A few details -
The payload is based around a big polystyrene (styrofoam) box, with various layers of space blanket to keep everything inside warm(ish). The payload has been built in the last couple of days built by everyone except me - I have a summer job (ExoMars EDLS with Vorticity Systems - I'm so glad I picked engineering as a career!) whereas the other guys have managed to stay in Cambridge over the summer to work on stuff fulltime.
We'll be flying 4 cameras in total - 2 'premiers' (£5 ebay specials) which we've used since the beginning because they're dirt cheap, but a bit rubbish. However cheapness > quality after we enthusiastically bought expensive cameras once (to return to Jessops after the flight) only to have a pyrotechnic cutdown fail, and so they went somewhere into the North Sea. The Premiers will be on 'sponsor' duties - http://spacefellowship.com/News/?p=6152
We then have the HAPS A560 and our own one. These won't have sponsor logos in the way. Our one will be horizontally mounted and will have a UV filter, Doug is (I think?) mounting his in portrait with a 10 degree downward slope - as he and James Canvin discussed to optimise stitching.
The avionics comes from the 'Badger Board' that Fergus and I designed - http://flickr.com/photos/25036435@N00/2501...in/photostream/
It's an ARM-based microcontroller, with gps, gsm, radio, some sensors (including 3 axis accelerometer, though I can't guarantee we'll have that for tomorrow, but if we do, we'll of course put the data files up), general io to activate cameras and pyro-links and so on.
The all-up weight of the payload will be about 1kg. It'll be hoisted by a 1.5 kg balloon - the balloons are named according to the weight of the latex they're made from. It's a larger balloon than was used on HAPS-1, so it might get a little higher. Our altitude record is 33.281km for reference (not that the gps is good enough for 1m accuracy in altitude). Parachute will be whatever is lying around. I'm about to start construction of a ring-slot parachute, but it's going to be a bit of a pig to make with just mum's sewing machine, and it's sized for the new payload system we're building, so we will probably still have the cork-screwing on the way down that we saw with HAPS-1.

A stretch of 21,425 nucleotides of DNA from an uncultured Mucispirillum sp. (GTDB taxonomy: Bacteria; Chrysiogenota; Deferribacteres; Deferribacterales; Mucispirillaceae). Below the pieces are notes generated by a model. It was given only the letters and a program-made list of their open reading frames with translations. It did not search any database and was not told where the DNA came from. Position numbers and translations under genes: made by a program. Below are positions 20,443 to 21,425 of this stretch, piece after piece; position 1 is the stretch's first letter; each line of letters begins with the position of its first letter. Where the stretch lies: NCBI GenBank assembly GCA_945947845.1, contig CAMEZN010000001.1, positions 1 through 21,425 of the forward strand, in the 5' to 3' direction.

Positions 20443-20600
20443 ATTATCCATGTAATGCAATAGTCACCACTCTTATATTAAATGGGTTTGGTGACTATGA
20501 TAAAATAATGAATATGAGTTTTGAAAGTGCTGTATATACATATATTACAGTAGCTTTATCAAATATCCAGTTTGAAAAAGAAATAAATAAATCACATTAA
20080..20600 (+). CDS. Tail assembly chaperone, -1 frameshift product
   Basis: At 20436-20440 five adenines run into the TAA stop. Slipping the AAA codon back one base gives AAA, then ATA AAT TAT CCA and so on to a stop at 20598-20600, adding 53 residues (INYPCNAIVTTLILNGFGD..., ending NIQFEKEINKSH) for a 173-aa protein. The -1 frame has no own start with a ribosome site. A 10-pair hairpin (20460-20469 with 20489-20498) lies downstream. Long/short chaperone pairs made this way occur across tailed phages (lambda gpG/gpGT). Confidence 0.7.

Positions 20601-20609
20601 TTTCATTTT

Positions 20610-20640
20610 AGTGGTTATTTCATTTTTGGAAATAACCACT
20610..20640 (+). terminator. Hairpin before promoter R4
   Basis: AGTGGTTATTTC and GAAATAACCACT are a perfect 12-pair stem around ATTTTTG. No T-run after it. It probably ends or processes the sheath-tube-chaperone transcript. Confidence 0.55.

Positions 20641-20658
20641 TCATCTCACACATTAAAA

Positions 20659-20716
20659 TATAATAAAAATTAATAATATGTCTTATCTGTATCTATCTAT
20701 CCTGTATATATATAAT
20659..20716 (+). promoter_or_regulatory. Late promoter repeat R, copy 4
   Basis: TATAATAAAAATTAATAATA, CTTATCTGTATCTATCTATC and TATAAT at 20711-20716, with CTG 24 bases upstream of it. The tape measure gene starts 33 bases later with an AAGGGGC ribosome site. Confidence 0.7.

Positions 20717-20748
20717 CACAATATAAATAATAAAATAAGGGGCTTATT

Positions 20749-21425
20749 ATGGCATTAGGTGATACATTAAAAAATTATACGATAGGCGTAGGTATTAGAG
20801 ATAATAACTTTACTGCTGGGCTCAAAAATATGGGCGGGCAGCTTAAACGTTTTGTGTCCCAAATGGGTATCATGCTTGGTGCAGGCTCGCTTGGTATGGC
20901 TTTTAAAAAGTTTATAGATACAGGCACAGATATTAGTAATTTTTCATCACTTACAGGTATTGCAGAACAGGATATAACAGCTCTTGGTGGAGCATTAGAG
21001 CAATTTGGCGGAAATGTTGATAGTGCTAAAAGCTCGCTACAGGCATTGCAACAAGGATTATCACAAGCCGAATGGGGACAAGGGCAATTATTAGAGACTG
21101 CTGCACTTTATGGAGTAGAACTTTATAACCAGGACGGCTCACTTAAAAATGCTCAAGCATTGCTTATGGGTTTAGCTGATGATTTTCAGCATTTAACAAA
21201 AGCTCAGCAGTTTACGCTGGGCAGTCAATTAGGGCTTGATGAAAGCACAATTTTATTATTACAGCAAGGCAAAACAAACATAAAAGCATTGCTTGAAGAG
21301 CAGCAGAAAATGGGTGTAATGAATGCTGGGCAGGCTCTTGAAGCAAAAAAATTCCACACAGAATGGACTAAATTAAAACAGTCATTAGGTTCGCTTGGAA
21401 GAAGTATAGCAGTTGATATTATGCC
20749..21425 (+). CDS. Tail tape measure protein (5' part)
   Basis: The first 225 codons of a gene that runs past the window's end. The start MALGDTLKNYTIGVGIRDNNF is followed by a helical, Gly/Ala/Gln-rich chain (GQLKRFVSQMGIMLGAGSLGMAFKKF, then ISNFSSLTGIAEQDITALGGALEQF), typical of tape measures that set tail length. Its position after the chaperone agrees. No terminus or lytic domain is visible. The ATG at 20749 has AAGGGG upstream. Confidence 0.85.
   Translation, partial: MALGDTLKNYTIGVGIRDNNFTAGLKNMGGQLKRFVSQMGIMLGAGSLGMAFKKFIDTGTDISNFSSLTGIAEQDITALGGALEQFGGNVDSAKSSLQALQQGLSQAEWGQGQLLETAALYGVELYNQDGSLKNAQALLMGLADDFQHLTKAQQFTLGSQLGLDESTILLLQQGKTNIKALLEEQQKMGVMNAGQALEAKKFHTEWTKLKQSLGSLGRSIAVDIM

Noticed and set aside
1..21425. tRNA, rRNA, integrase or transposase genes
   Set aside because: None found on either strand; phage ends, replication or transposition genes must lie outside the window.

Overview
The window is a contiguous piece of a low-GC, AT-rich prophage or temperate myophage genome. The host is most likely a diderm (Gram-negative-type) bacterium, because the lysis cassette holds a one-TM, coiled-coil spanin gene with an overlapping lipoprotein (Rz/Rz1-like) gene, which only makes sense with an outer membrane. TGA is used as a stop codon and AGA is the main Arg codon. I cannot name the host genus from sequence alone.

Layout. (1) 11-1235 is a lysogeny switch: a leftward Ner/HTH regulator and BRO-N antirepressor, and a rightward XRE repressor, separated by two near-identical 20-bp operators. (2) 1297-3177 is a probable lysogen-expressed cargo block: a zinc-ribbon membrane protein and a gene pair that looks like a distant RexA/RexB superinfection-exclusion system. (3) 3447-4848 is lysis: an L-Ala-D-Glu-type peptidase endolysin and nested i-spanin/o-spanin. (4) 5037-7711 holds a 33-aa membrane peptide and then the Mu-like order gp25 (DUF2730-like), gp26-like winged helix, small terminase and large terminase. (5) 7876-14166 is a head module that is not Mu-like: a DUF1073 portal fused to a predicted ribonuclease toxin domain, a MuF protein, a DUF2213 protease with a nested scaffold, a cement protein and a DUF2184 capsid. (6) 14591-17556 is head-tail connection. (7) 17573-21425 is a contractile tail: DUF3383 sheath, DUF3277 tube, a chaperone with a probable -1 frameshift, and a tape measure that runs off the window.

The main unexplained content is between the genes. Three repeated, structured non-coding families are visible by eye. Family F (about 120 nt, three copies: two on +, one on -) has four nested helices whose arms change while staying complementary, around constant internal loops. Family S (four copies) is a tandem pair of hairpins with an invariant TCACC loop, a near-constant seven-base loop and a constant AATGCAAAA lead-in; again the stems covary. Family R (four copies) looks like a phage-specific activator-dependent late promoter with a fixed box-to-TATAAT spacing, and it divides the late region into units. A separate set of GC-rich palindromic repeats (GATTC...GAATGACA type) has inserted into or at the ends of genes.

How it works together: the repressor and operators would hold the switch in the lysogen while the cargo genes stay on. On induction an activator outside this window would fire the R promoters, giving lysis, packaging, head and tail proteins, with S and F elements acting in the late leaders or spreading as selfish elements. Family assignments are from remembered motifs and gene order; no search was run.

Based on the GFS forecast, we're looking at a flight profile that is roughly like this (open in Google earth): http://www.cuspaceflight.co.uk/nova8_prediction.kml
Though that assumes a higher drag descent than will be the case, so the drift during descent should be lower. Note - constant ascent rate. Once we punch through the jetstream we pretty much go straight up.
With luck, you will be able to track it live from here - http://spacenear.us/tracker
You'll see there a twitter box for random updates from us in the run-up, and an embedded irc applet. It points to #highaltitude99 on FreeNode (if you prefer your own client), and it will have a bot in it which prints the raw telemetry string every 10 seconds. That just gives the basics - lat long alt, time since last reset, number of gps sats etc. That's what we use to track it down. the room #highaltitude is the main room for general ballooney chit-chat. If you want to have a go at this yourself, that's the place! There's also a uStream live webcam which Doug will sort out I think - it'll probably just be us preparing in the college Bar. If we're in wireless range outside, we'll try and get launch too, though it'll be dark.
The radio is 10mW 434Mhz. 'Why only 1/3rd the power of an LED?', you ask. Well, we are legally limited to that by Ofcom. They are a bit jumpy. That said, we have tracked stuff well out to the North Sea (that fatefull second mission) and it was several hundred kilometres away when we gave up listening and went to the pub. It was still receiving absolutely fine. So, it you're in the UK or Holland/Calais/anywhere around there and are of an amateur radio persuasion, you can listen in. Here are the details: 434.650Mhz, 50 baud, 425 Hz shift reversed ascii-7 RTTY. Callsign 'Badger' if I remember correctly. We can pick it up with a whip from at least 200km away, and if you have a yagi, the only limit will be Line of Site.
I think that's all the basics. Let's hope we get some pics of the sun creeping over the curvature of the earth!
EDIT: Forgot to say, the actual launch time will be calculated so that it first sees the sun at about 25km (sunrise is earlier up there than on the ground for a given lat/long, obviously).